The new YouView internet-connected television platform, backed by a consortium of British broadcasters and network operators, is now unlikely to launch before next year, according to a further damaging media report. Mark Thompson, the director general of the BBC, took the opportunity of a speech at the Oxford Media Convention and an audience including Jeremy Hunt, the government minister with responsibility for media, to defend the role of the BBC in defining the increasingly troubled YouView platform.
“The universal delivery of high quality free-to-air content faces immediate threats and a future which is by no means certain,” he said. “Unless the broadcasters take an active role in defending it, it could disappear entirely.”
“We still have thriving free-to-air options for television in this country because the broadcasters — and especially the BBC — decided to engage and work together to turn things around some eight years ago.”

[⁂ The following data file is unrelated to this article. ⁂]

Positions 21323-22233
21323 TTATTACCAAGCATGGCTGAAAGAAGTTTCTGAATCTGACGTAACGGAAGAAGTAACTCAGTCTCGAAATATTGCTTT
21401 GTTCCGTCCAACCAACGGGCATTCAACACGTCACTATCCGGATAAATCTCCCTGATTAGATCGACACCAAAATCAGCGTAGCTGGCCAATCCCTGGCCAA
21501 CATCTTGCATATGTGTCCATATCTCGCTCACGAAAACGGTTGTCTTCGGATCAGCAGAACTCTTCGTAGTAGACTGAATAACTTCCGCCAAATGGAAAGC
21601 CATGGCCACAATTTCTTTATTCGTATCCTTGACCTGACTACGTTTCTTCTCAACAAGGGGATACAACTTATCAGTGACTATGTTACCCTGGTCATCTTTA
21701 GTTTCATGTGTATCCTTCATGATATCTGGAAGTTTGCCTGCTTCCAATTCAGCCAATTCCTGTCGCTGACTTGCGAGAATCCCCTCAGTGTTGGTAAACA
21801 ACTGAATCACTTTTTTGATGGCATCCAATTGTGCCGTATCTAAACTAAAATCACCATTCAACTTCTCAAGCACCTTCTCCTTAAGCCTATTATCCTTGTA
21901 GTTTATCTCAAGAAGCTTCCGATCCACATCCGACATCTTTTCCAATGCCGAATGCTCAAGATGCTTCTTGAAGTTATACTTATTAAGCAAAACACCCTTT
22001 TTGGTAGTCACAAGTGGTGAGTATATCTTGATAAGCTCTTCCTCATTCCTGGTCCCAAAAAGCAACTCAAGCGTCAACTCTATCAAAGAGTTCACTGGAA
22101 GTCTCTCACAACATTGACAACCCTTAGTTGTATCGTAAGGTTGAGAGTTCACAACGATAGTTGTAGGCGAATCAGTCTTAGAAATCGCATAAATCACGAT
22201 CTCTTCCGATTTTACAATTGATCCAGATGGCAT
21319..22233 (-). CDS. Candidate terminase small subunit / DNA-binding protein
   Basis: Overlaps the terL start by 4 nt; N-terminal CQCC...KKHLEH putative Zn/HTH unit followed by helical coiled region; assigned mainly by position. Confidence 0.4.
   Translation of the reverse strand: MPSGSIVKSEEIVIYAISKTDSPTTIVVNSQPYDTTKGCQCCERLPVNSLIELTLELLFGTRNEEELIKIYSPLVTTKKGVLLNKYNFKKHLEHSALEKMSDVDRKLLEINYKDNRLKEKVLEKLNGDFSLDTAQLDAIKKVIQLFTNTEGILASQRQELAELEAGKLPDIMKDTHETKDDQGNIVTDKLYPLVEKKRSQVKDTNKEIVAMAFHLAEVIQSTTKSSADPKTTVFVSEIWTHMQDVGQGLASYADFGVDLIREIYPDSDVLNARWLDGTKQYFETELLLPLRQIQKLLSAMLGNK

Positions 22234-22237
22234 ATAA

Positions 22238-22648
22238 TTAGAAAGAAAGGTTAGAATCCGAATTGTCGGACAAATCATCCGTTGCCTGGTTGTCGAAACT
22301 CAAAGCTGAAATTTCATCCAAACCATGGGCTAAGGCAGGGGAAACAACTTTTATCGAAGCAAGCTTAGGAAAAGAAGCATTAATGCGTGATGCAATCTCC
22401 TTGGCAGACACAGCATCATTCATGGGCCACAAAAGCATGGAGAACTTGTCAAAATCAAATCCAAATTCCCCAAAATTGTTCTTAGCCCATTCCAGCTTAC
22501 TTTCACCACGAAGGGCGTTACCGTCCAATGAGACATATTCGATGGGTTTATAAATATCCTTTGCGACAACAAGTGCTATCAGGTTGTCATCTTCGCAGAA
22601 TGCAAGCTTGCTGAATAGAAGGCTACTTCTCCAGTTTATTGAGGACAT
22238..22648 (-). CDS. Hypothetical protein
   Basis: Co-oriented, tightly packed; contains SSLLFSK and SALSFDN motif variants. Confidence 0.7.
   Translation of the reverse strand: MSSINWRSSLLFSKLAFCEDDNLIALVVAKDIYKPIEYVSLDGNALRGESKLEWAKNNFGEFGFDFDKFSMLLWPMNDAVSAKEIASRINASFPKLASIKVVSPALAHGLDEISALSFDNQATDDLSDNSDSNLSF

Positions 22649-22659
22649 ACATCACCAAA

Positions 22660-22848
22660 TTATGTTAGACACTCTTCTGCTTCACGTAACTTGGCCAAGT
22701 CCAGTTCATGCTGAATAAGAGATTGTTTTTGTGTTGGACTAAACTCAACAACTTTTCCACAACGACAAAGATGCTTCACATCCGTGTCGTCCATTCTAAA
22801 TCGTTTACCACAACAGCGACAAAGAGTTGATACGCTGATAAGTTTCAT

“YouView,” he said “is the next chapter in our broadcast innovation story.” He warned that “Over the coming years, we’re going to see an intense battle for the living room.”
“Many of the participants in this battle will seek to control the user experience of TV and on demand audio-visual content as far as they can,” he said, without irony. “YouView will be different.”
One of the main criticisms of YouView from manufacturers and other platform operators is that YouView seeks to specify and control the user interface. However, the director general of the BBC observed that “The user-experience and search and navigation environment will not unfairly exclude or favour some content players”. He continued: “The only things they won’t be able to do is to determine the economics or the business model by which others gain access to the platform or to gain differential proprietary advantage through ownership of the user experience.”
He challenged those who have complained that YouView is anticompetitive, arguing “YouView is an open standard,” although it must be said it has not yet been published. He said “anyone who meets the standard will be able to build YouView boxes, TVs and other devices” which will “encourage genuine competition in the consumer electronics market, just as it will in content and in the provision of broadband services” and “and encourage new entrants and new investment”.